Alec Nevala-Lee

Thoughts on art, creativity, and the writing life.

Archive for July 19th, 2014

The antechambers of the mind

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Francis Galton

When I am engaged in trying to think anything out, the process of doing so appears to me to be this: the ideas that lie at any moment within my full consciousness seem to attract of their own accord the most appropriate out of a number of other ideas which are lying close at hand, but imperfectly within the range of my consciousness. There seems to be a presence-chamber in my mind where full consciousness holds court, and where two or three ideas are at the same time in audience, and an antechamber full of more or less allied ideas, which is situated just beyond the full ken of consciousness. Out of this antechamber the ideas most nearly allied to those in the presence-chamber appear to be summoned in a mechanically logical way, and to have their turn of audience.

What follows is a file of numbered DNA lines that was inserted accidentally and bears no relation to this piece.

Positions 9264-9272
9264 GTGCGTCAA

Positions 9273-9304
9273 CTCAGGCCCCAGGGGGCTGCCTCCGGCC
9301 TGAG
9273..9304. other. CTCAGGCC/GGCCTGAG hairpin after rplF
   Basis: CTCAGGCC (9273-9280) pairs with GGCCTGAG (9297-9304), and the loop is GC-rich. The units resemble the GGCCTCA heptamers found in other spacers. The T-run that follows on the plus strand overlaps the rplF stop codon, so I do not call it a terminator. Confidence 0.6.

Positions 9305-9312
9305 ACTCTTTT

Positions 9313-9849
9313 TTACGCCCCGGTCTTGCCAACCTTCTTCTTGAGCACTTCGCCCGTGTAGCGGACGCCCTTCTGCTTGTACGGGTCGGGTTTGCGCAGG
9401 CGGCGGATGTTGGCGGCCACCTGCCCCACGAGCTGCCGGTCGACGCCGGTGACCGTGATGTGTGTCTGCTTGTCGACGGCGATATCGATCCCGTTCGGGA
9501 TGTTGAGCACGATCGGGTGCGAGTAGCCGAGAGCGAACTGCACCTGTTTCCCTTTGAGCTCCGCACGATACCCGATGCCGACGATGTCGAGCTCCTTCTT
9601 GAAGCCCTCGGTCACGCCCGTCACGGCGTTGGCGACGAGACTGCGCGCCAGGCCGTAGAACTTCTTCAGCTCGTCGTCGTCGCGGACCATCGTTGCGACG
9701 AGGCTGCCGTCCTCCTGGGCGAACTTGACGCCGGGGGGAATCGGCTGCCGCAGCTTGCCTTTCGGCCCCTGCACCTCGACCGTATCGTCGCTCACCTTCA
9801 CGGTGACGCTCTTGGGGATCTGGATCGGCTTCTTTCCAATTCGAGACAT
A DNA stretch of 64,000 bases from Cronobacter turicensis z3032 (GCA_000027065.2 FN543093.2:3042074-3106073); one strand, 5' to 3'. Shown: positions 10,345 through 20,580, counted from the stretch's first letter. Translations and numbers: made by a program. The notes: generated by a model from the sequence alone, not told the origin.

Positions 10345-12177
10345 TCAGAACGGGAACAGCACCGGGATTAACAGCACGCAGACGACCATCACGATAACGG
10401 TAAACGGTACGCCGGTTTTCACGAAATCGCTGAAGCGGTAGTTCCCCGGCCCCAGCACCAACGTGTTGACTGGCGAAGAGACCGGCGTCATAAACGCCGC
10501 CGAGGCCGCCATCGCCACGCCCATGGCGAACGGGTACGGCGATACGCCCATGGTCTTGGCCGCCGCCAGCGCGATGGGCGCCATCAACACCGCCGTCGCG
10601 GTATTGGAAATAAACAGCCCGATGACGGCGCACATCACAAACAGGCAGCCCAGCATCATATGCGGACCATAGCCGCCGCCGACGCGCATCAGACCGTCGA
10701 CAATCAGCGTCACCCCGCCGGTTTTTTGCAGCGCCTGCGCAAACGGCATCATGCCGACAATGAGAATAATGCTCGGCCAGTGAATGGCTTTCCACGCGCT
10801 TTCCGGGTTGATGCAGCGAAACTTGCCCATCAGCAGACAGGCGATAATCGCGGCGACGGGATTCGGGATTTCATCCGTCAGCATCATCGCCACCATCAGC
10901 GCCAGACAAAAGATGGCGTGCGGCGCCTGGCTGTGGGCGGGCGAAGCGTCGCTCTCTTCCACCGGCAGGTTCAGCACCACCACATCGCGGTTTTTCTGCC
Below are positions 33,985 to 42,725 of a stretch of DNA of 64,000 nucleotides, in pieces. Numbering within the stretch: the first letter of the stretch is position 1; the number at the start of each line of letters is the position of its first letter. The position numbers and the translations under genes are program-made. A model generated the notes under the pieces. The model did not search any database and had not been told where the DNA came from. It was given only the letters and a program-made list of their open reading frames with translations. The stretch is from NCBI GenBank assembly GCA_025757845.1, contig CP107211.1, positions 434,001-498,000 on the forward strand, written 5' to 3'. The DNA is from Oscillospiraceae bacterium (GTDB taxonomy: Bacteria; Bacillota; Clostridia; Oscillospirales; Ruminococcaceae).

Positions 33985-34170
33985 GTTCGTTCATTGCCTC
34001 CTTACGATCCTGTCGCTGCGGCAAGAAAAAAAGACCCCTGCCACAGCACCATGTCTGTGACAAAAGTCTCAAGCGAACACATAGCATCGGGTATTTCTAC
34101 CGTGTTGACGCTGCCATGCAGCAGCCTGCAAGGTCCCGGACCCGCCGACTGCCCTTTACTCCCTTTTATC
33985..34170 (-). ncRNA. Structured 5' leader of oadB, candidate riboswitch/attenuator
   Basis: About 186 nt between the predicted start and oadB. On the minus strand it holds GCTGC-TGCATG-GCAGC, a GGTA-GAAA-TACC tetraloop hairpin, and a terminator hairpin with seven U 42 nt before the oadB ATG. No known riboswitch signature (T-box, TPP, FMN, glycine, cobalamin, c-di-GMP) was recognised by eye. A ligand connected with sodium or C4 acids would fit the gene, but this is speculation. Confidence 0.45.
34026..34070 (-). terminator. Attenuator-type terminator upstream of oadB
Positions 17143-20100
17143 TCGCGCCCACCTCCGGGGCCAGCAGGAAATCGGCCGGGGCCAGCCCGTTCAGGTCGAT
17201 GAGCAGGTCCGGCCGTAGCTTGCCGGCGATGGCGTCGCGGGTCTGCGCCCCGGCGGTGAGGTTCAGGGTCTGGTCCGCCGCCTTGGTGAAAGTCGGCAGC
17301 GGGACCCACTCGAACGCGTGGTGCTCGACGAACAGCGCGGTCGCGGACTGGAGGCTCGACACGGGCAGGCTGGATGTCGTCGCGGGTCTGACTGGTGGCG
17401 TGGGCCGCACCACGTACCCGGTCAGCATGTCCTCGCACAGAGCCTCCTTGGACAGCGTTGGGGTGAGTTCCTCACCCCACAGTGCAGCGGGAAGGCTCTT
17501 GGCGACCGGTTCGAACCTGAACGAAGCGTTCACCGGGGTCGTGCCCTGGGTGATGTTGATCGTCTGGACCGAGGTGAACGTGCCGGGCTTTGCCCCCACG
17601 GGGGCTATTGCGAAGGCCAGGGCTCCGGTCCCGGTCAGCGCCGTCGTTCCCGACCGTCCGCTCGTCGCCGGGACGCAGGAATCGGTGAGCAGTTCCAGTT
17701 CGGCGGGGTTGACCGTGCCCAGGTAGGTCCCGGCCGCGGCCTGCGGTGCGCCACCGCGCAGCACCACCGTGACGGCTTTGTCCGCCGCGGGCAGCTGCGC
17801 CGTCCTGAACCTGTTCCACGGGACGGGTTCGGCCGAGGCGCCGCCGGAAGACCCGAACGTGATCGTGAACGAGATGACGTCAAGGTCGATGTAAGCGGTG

The successful progress of thought appears to depend first, on a large attendance in the antechamber; secondly, on the presence there of no ideas except such as are strictly germane to the topic under consideration; thirdly, on the justness of the logical mechanism that issues the summons. The thronging of the antechamber is, I am convinced, altogether beyond my control; if the ideas do not appear, I cannot create them, nor compel them to come. The exclusion of alien ideas is accompanied by a sense of mental effort and volition whenever the topic under consideration is unattractive, otherwise it proceeds automatically, for if an intruding idea finds nothing to cling to, it is unable to hold its place in the antechamber, and slides back again.

Francis Galton, Human Faculty

Written by nevalalee

July 19, 2014 at 9:00 am

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